| CSA_CODE             | varchar(3)       | NO   |     | NULL    |                |
| CSA_TITLE            | varchar(50)      | NO   |     | NULL    |                |
| CSA_LSAD             | varchar(50)      | NO   |     | NULL    |                |
+----------------------+------------------+------+-----+---------+----------------+

(I just realized I should define ZIP5 as a Primary key?)

I have read that if you have an empty field in a CSV file, you should change it to \N, but is there a way to do this easily? I could write a PHP program to do this, but with over 2 million records it would take a very long time and my server doesn't have a lot of RAM.

How can I import this CSV file to MySQL successfully the easiest way? Are there some parameters on the LOAD command in MySQL that would do this? The way it works now, it complains that ZIP5 has data truncation and when I look in MySQL it has quotes in the zip code and only the first 4 digits. Thanks!

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2 Answers 2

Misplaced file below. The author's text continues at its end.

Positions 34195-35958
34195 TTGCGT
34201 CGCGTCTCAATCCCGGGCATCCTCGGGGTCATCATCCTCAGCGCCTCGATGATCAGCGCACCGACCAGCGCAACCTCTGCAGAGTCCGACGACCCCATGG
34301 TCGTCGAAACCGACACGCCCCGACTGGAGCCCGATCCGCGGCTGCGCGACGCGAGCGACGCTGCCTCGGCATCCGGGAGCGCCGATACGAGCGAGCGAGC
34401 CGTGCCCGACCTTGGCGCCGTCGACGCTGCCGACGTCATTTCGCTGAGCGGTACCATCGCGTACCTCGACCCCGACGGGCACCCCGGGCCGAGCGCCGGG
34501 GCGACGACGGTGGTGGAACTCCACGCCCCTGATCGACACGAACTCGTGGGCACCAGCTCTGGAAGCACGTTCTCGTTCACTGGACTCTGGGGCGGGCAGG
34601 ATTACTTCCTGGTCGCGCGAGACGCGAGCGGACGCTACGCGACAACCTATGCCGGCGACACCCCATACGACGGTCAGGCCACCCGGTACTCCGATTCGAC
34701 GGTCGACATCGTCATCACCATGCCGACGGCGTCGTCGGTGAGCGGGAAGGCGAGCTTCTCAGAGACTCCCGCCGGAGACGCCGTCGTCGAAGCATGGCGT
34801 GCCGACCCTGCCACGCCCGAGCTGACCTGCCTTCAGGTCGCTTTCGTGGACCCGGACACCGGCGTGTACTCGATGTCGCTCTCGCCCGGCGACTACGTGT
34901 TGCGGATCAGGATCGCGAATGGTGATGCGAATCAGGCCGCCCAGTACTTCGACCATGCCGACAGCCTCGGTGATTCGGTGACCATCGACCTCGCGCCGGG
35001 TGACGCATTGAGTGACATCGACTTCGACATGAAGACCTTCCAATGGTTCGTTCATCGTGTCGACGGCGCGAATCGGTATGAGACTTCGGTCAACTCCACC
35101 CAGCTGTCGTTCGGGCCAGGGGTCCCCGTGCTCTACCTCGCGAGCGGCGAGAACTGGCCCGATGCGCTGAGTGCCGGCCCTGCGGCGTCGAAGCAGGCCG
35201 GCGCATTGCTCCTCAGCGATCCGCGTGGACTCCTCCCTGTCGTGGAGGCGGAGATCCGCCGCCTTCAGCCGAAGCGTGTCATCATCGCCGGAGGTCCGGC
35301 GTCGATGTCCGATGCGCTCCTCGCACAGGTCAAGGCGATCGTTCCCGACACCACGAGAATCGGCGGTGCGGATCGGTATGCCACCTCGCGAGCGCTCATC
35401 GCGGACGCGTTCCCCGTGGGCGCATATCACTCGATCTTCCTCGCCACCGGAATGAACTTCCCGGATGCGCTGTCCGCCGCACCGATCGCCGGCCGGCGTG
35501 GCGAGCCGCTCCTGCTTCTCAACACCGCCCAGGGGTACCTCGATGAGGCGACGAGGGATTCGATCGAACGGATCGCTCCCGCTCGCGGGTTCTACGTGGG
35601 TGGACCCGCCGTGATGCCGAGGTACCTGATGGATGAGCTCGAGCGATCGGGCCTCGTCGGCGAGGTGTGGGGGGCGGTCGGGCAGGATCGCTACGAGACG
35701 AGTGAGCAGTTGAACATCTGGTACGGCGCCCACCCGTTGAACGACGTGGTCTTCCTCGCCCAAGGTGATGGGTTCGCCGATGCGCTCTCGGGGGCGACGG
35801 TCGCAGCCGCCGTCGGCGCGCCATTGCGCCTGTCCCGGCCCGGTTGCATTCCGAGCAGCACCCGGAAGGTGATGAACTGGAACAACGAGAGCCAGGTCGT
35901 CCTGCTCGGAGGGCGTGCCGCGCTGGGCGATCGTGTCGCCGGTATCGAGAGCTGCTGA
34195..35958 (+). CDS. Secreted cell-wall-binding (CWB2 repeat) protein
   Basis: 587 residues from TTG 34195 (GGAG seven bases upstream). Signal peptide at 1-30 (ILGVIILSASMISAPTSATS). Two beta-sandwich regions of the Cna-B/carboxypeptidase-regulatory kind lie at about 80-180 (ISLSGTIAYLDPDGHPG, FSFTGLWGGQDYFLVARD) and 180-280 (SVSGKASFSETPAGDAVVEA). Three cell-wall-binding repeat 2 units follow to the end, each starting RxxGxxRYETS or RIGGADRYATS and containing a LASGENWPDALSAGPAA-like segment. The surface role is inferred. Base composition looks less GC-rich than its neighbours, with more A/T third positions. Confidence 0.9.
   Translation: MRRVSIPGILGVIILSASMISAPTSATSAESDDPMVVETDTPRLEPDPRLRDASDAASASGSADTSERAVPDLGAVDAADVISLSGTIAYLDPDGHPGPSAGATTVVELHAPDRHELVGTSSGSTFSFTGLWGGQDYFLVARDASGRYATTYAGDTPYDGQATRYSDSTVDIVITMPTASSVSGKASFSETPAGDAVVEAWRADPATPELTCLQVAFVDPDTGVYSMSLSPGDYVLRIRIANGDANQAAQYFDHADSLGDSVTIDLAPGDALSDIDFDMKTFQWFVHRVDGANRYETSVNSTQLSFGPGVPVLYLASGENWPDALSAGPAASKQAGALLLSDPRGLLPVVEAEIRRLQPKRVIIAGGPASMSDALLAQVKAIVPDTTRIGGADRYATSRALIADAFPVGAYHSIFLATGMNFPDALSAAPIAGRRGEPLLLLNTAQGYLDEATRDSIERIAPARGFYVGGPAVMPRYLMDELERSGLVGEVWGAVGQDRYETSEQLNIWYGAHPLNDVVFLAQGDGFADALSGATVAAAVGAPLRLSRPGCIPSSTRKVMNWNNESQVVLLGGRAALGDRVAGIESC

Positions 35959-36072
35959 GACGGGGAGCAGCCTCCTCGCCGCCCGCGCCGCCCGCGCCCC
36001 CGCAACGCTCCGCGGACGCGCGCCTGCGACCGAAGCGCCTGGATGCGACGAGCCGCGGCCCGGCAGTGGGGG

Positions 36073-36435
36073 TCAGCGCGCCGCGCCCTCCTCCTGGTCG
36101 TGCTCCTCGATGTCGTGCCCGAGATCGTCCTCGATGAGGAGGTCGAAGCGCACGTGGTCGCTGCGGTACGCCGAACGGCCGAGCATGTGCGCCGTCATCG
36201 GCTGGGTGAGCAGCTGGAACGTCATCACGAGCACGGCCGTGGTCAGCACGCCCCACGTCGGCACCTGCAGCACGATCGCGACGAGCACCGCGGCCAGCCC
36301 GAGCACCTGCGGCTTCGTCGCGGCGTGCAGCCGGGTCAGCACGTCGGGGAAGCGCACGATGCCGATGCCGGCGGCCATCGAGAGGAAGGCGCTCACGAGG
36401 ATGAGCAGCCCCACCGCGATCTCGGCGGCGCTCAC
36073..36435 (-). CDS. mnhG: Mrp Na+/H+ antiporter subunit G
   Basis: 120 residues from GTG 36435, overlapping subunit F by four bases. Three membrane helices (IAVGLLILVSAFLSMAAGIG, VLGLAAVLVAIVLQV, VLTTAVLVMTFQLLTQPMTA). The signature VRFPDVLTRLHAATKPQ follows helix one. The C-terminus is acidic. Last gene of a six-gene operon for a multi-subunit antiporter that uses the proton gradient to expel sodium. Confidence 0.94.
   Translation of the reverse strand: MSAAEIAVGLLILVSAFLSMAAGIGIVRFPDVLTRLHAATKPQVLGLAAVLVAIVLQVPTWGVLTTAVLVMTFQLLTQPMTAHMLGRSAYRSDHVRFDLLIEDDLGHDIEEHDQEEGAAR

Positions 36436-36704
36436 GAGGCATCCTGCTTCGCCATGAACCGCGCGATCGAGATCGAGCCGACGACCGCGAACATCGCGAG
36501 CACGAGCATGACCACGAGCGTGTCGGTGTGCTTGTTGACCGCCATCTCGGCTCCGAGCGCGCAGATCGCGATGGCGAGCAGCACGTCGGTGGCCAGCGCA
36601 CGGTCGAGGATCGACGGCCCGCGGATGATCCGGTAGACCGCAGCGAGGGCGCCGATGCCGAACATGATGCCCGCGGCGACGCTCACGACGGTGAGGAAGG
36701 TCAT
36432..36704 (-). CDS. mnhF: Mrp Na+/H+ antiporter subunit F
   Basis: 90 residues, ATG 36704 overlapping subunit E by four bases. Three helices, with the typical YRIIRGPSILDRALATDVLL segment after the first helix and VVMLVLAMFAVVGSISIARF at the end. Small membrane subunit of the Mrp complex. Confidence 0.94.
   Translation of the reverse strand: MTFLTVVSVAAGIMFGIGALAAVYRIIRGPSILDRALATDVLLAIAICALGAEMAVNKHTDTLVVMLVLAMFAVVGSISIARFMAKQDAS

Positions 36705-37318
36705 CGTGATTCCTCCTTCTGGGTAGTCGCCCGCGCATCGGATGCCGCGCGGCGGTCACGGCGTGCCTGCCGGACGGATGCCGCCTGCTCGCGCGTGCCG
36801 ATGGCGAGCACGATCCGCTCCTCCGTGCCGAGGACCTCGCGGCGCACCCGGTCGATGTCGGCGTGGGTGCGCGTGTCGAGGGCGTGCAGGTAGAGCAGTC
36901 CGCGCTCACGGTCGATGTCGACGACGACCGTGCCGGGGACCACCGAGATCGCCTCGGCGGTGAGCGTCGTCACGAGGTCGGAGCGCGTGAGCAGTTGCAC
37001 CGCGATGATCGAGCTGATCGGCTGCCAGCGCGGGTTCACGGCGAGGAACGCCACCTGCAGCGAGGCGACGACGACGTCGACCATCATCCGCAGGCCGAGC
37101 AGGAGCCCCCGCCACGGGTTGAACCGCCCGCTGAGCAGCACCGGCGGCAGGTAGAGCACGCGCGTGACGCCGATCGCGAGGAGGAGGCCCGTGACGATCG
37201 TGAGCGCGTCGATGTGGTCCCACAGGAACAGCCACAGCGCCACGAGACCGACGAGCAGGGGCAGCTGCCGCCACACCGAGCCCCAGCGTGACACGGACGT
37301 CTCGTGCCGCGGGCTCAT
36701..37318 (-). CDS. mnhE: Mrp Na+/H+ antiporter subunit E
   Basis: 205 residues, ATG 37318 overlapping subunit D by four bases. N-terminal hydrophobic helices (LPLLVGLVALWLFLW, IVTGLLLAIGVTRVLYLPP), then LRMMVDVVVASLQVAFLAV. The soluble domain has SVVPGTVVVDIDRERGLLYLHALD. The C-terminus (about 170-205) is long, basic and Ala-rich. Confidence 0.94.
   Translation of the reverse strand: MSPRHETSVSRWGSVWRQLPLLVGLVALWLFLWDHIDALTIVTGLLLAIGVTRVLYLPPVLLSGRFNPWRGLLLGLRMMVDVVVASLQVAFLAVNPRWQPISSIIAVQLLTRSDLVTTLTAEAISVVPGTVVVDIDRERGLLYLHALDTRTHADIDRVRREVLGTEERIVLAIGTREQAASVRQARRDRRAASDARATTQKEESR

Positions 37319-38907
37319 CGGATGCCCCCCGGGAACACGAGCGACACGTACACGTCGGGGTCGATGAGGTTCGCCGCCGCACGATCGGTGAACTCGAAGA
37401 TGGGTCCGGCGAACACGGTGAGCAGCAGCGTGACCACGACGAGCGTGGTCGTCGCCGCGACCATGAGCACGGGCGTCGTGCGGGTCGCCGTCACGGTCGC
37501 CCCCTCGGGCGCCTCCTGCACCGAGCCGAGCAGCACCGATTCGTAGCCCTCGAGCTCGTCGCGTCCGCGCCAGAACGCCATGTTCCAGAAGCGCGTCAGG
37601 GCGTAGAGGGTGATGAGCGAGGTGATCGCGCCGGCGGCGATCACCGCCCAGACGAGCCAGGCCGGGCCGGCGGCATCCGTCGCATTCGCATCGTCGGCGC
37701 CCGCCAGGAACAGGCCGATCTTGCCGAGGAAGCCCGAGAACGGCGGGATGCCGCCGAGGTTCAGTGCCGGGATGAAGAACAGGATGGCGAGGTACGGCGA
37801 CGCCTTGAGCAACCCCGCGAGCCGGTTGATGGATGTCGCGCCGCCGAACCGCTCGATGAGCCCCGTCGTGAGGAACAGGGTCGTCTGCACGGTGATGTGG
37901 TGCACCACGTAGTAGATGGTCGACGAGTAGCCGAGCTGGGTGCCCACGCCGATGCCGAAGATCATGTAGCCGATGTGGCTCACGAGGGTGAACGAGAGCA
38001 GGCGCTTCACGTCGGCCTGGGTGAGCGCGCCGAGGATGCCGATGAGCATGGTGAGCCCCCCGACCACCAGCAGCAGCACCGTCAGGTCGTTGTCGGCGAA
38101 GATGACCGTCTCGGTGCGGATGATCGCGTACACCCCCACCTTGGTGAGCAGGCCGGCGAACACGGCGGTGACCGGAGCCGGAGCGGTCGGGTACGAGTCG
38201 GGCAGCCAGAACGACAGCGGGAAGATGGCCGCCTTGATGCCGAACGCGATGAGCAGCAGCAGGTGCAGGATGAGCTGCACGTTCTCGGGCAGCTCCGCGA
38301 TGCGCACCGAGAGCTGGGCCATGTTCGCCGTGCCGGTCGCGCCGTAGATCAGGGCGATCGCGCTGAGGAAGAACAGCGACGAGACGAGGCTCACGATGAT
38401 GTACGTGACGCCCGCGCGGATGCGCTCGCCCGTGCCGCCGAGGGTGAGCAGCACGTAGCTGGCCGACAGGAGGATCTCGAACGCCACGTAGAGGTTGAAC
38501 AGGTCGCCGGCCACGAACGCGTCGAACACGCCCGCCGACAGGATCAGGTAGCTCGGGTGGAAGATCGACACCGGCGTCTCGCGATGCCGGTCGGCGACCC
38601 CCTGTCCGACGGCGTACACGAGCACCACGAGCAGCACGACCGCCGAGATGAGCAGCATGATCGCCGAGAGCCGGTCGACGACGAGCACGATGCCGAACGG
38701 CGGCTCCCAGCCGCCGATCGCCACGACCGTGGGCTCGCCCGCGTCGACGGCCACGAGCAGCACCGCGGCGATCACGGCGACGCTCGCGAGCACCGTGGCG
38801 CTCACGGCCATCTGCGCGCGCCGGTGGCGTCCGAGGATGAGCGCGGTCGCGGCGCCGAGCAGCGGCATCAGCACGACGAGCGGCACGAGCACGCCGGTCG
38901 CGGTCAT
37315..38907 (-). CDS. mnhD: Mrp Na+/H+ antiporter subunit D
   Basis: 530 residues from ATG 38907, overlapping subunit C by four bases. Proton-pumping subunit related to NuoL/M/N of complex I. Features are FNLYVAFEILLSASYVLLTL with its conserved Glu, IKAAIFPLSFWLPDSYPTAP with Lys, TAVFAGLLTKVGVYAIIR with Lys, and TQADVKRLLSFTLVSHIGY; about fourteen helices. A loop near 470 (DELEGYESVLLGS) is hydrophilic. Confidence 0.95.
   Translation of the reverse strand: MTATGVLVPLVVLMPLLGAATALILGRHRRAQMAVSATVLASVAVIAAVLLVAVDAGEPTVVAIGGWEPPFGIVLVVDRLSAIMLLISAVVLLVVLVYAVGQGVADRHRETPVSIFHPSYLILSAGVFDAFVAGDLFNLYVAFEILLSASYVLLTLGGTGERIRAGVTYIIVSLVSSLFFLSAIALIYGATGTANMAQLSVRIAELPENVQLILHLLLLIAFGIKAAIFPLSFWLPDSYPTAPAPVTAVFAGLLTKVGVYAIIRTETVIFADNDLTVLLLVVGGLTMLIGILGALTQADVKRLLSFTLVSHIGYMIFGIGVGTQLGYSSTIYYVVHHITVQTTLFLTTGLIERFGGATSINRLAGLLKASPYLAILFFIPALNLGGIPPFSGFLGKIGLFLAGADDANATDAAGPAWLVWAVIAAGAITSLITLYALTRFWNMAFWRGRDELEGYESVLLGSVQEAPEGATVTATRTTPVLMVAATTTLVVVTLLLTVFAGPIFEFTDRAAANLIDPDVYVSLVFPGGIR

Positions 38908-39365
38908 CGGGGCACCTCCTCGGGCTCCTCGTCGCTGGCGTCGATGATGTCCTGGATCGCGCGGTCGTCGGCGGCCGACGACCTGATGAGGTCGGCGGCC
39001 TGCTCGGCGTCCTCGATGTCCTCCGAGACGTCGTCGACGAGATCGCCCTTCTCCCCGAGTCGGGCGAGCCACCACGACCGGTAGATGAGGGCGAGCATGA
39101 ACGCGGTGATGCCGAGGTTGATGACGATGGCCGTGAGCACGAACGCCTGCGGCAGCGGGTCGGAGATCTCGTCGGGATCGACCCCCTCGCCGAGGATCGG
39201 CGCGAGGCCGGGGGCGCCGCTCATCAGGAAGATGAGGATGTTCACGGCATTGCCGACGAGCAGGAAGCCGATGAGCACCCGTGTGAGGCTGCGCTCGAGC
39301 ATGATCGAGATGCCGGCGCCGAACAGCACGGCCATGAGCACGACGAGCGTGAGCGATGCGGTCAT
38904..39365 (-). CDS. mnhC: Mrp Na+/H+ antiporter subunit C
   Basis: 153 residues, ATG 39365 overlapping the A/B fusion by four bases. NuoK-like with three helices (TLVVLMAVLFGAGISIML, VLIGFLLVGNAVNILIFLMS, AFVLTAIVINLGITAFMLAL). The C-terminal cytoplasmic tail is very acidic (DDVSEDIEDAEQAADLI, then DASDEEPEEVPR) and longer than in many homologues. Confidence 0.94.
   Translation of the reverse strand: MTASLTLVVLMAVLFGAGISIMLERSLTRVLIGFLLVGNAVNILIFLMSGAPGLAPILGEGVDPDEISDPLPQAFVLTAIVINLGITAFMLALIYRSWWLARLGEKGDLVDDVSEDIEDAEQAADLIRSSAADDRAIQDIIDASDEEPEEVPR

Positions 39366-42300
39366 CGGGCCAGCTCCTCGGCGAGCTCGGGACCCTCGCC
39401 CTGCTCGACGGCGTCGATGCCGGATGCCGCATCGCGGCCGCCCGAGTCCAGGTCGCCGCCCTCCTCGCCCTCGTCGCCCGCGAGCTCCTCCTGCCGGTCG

up vote 1 down vote accepted

For a start, I see no primary key on the table you post above. First must always have a primary key. Usually we add a column called id with AUTOINCREMENT. For Zip codes and stuff it's also convenient to describe a complex key of 2-3 columns. As always depends on the circumstances.

As for the import. You have some solutions

  1. Run the script locally to generate SQL insert statements and then feed the data to the mysql server through any interface you have available.

  2. upload the CSV file to the server and use the command line mysql to import the CSV. MySQL has a built in CSV importer, though I never liked it ;)

  3. Run the script on the server and add a row at a time. In PHP you can either load the CSV line by line and INSERT on each line (remember to set_time_limit and memory_limit accordingly). Reminder, for step3, if you run it through a browser and not through command line then your browser will most probably time out. Rest assured through the script will not stop running until it's over.

I think I have a CSV importer (for HUGE CSV files - like geotagging). Let me know if you need it, I might be able to find it and post it here.

Unfortunately I could not find my csv importer. But looking at the php manual's first entry for fgetcsv and with a couple modifications...

set_time_limit(3600); // 1 hour max script execution time. Adjust it according to your expectations.
if (($handle = fopen("test.csv", "r")) !== FALSE) {
    // this will automate things but modify the csv head for each column to represent the actual column name in your table.
    $header = fgetcsv($handle, 1000, ",");